A report commissioned for the Labour Party entitled “Land for the Many” has been published, proposing radical changes to the way that land is used and controlled in the United Kingdom. It makes many recommendations which are described as “proposals to the Labour Party” to consider as part of its policy development process in advance of the next general election. The Labour Party’s response to the report is awaited. Given the current state of the political landscape in the UK, and with a general election potentially in the offing, it will be interesting to all those with an interest in UK property, be it as an investor, developer or property owner, to see how many of these ideas gain momentum over the coming months.
Included in the proposals are:
Transparency: free and open access to information on who owns land will be required, including the identity of beneficial owners. Specific measures include a public register of charges and options over land titles, public databases of the prices paid for all property and of public subsidies paid on land and a full register of planning permissions, including developers’ commitments. The report calls for the Land Registry and the Ordnance Survey to become executive agencies of government.
Stabilisation of house and land prices to discourage land and housing being treated as financial assets: measures proposed to achieve this include an ambitious social house building programme, major reforms of the private rented sector (eg a cap on annual permissible rent increases, limited grounds for eviction within the first three years of a tenancy, increased eviction notice periods and a national register of landlords) and encouragement of a shift in bank lending away from real estate towards more strategically useful sectors of the economy.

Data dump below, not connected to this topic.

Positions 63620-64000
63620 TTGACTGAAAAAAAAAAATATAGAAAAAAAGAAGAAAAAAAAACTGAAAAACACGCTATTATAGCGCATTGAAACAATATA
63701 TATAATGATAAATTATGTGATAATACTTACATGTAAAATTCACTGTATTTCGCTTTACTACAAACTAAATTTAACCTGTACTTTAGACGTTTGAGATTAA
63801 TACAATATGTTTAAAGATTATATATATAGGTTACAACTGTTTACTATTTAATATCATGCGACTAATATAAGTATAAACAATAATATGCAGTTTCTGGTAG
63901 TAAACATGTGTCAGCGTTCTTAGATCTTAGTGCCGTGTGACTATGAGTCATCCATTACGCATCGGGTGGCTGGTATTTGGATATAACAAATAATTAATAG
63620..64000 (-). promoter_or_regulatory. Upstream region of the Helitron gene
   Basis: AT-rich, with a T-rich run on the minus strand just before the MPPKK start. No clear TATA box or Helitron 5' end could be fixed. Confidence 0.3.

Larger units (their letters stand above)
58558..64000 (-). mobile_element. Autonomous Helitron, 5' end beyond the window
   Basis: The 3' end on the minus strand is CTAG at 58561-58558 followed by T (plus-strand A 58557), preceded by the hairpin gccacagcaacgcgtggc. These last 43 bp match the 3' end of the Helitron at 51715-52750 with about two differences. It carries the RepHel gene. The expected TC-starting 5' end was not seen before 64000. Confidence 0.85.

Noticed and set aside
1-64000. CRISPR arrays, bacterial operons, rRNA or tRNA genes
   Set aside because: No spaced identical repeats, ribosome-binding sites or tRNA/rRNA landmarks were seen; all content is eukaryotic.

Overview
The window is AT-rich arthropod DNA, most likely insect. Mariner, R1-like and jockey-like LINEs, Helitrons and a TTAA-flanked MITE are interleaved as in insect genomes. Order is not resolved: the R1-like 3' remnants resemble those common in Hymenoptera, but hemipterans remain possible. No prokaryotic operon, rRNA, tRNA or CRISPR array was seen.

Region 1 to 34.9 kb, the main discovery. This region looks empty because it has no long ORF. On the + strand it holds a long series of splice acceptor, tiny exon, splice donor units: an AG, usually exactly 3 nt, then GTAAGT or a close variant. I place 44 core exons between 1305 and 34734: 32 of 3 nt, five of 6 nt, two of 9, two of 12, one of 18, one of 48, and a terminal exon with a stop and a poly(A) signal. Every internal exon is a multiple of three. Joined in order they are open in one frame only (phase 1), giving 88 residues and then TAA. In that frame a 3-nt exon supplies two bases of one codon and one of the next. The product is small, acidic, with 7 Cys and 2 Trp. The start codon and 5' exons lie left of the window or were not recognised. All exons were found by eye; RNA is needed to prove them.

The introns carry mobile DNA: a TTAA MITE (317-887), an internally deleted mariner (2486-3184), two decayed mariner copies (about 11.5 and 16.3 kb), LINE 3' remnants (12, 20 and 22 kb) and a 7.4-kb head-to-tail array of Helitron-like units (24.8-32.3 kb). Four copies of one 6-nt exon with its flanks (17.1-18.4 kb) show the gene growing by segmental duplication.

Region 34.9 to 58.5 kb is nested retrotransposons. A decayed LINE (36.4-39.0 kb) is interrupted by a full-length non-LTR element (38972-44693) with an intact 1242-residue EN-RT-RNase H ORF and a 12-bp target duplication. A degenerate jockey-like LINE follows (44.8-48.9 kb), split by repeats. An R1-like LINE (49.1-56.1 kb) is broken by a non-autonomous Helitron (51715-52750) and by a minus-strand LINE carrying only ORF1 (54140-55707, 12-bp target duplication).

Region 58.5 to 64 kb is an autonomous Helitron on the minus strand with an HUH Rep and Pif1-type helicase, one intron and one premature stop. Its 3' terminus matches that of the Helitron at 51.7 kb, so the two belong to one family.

The creation of a Common Ground Trust is proposed as a publicly-backed but independent non-profit institution which would buy the land beneath houses and lease it to members. It would act as a vehicle for bringing land into common ownership by creating a mechanism for the gradual, voluntary, but potentially large scale, transfer of land.
Tax reform: a shake-up of many of the taxes considered by the report to be inadequate, regressive and economically inefficient such as council tax (the suggested replacement is a progressive property tax payable by owners and including vacant and derelict residential land), SDLT (phased out for those buying homes to live in themselves), CGT (increased for second homes and investment properties), business rates (replaced with a Land Value Tax) and inheritance tax (abolished and replaced with a lifetime gifts tax). The taxation of offshore owners would be extended.
Increased involvement of local authorities and the community in development plans and proposals: Public Development Corporations should be the prime movers in the land market. Community-led development and ownership of land should be promoted, including Community-Led Housing (“CLH”) as a means of taking land into permanent community ownership, the introduction of a new “Community Right to Buy”, and the creation of powers to assign sites of potential community value to a new “Community Ownership” use class, which would have development rights. The sale of public land should end, and local authorities should have an increased role in site assembly and preparation.
Other potential reforms to the planning system are proposed including reforms to compulsory purchase legislation to allow public authorities to acquire land at near use value and use new Compulsory Sale Orders (“CSOs”) to direct that land be sold by public auction to the highest bidder. Office to residential permitted development rights should be removed and a new D3 (public realm) Use Class, granting rights of access for civic and cultural purposes, should be a requirement for all new developments incorporating open space (this would be alongside a new urban right to roam).
We will continue to monitor any further developments, but if you would like any more detail on the contents of the report now, please contact us.
Authors: Jane McMenemy, Kate Wilson and Fiona Sawyer, professional support lawyers, real estate and planning, London
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